Guidance for COVID-19 quarantine and testing of travellers

Technical report

European Centre for Disease Prevention and Control. Guidance for COVID-19 quarantine and testing options
for travellers. 12 March 2021. ECDC: Stockholm; 2021.

This document provides guidance based on scientific evidence regarding quarantine and testing of travellers in EU/EEA countries in the context of the emergence of SARS-CoV-2 variants of concern (VOCs). It follows the provisions of the Council Recommendation (EU) 2021/119 of 1 February 2021 amending Recommendation (EU) 2020/1475 on a coordinated approach to the restriction of free movement in response to the COVID-19 pandemic.

Executive summary

Travel measures, such as quarantine and testing of travellers, are designed to reduce the likelihood of SARS-CoV-2 transmission prior to, during, and after travel. This document summarises the current scientific evidence to support decision-making with regard to quarantine and testing of travellers, taking into consideration the emergence of SARS-CoV-2 variants of concern (VOC) and the current epidemiological situation in the EU/EEA. ECDC will continue monitoring the epidemiological situation and this guidance will be updated with all relevant evidence accordingly.

  • The further transmission of new VOCs to a geographical area may to some extent be delayed by reducing the movement of people - i.e. by reducing non-essential travel. Travel measures, such as quarantine and testing, can help to further delay the importation and spread of the virus. However, once a VOC is established and widespread in a community, the impact of travel measures is limited.
  • When deciding on the implementation of travel measures, countries should carefully weigh the expected public health benefit against the public health resources required to implement them and the socially and economically disruptive effects they may cause.
  • To respond to the emergence of VOCs, ECDC recommends strengthening of all public health measures, including those relevant to travel, taking into account the epidemiological situation at both the points of departure and arrival. These strengthened measures should remain in place until very high vaccination coverage of high-risk groups and healthcare workers has been achieved, and sufficient sequencing capacity is in place for Member States to rapidly detect VOCs and take appropriate action to reduce the risk of their further spread.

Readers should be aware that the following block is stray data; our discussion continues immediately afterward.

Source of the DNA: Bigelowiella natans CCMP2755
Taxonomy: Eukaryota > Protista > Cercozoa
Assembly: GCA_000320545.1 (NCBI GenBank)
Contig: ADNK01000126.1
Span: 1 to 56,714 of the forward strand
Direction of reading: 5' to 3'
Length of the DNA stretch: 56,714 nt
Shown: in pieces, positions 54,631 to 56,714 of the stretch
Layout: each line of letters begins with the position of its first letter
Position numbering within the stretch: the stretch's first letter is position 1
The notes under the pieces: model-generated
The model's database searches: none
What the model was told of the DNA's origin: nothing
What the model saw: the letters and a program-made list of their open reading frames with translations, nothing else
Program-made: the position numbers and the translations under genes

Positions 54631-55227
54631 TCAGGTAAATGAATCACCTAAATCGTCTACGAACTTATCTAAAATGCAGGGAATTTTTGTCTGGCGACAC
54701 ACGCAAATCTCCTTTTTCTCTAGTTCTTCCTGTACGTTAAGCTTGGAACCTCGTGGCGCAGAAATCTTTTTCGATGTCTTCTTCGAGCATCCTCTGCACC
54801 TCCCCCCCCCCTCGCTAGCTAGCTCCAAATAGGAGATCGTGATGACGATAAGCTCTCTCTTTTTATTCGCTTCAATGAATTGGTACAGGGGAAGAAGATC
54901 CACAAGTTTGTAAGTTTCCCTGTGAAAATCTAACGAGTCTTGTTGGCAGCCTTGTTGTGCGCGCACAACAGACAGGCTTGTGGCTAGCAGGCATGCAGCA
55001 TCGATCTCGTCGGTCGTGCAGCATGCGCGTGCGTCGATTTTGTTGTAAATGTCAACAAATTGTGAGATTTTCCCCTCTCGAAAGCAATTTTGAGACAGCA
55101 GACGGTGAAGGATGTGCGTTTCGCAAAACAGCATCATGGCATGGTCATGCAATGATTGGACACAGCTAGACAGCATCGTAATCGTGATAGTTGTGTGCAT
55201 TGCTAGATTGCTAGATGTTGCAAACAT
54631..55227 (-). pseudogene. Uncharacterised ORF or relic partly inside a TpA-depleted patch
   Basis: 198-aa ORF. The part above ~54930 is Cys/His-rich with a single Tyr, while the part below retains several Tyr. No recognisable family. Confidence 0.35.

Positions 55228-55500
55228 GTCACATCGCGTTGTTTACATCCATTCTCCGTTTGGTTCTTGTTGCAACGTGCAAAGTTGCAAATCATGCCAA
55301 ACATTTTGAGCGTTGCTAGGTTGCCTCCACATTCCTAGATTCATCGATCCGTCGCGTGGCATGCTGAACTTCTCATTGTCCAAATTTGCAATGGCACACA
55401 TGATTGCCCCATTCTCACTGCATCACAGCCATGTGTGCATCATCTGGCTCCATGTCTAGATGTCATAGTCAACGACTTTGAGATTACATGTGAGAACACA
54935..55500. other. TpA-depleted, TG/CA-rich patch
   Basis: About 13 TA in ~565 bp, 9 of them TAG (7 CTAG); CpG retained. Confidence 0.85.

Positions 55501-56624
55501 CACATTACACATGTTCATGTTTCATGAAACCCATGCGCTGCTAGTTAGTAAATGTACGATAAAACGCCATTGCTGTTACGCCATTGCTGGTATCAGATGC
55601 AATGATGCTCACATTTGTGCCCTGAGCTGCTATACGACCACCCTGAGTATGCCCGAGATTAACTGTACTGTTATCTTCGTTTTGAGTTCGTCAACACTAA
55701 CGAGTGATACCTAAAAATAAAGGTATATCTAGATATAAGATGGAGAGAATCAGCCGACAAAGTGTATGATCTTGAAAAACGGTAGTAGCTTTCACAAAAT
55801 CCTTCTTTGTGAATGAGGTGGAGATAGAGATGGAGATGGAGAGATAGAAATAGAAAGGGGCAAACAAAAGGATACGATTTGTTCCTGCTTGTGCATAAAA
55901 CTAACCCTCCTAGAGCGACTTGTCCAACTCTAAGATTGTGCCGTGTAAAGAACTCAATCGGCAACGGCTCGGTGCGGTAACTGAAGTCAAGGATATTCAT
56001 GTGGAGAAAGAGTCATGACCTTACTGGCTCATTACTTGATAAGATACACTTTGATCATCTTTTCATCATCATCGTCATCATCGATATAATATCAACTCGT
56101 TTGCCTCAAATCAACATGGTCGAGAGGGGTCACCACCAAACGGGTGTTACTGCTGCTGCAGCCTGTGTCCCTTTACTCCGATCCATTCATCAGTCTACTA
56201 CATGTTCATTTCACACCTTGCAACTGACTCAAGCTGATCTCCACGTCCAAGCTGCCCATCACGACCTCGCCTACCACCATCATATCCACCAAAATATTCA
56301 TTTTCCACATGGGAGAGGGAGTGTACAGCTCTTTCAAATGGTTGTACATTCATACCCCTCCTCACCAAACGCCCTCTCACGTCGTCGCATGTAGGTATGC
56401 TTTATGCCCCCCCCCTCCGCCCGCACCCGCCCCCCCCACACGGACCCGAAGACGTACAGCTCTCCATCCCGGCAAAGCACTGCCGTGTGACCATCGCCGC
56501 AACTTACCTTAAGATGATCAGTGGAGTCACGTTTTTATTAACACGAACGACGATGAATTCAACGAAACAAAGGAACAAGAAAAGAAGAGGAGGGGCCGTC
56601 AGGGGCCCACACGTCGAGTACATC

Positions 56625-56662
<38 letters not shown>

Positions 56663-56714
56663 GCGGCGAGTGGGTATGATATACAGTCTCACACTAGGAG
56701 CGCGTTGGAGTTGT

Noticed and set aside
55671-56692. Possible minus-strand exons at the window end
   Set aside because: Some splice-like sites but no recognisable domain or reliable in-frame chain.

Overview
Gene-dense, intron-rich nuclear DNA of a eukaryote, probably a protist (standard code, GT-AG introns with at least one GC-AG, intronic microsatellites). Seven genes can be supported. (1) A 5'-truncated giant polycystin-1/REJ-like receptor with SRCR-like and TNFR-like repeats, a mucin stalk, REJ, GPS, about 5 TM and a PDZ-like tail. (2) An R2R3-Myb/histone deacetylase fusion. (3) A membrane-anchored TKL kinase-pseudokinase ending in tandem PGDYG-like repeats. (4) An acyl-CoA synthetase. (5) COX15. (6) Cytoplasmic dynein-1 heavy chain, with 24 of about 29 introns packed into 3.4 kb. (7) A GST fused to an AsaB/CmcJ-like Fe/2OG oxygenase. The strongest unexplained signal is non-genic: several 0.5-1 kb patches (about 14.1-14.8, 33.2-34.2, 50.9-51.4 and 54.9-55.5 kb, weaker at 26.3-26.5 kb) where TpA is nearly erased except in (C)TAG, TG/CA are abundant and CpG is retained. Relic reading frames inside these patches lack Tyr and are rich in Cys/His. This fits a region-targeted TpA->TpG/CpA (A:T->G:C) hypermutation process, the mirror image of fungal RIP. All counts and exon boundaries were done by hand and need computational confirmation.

• As a general measure, anyone who develops symptoms of COVID-19 or is in quarantine should refrain from travelling. In addition, at this stage of the pandemic, non-essential travel should be avoided as part of the non-pharmaceutical interventions (NPIs) designed to prevent crowding and delay the introduction and/or spread of VOCs.
  • When travel measures are being considered, current evidence supports a combined approach to quarantine and testing of travellers - i.e. a pre-departure test (or test directly upon arrival) combined with quarantine and a further test five to seven days after arrival to confirm the possibility of being released from quarantine if the test is negative.
  • For individuals that have recovered from a laboratory-confirmed SARS-CoV-2 infection within 180 days prior to travel, it can be considered to ease quarantine and testing requirements. However, it is still unclear whether a prior infection with one variant protects against other variants.
  • At this stage, it also remains uncertain whether vaccinated individuals are capable of transmitting the infection.
  • It is therefore important that both individuals having recovered from a COVID-19 infection in the last 180 days and those who have been vaccinated continue to adhere to all other preventive measures, such as wearing a face mask and respecting the need for physical distancing during travel.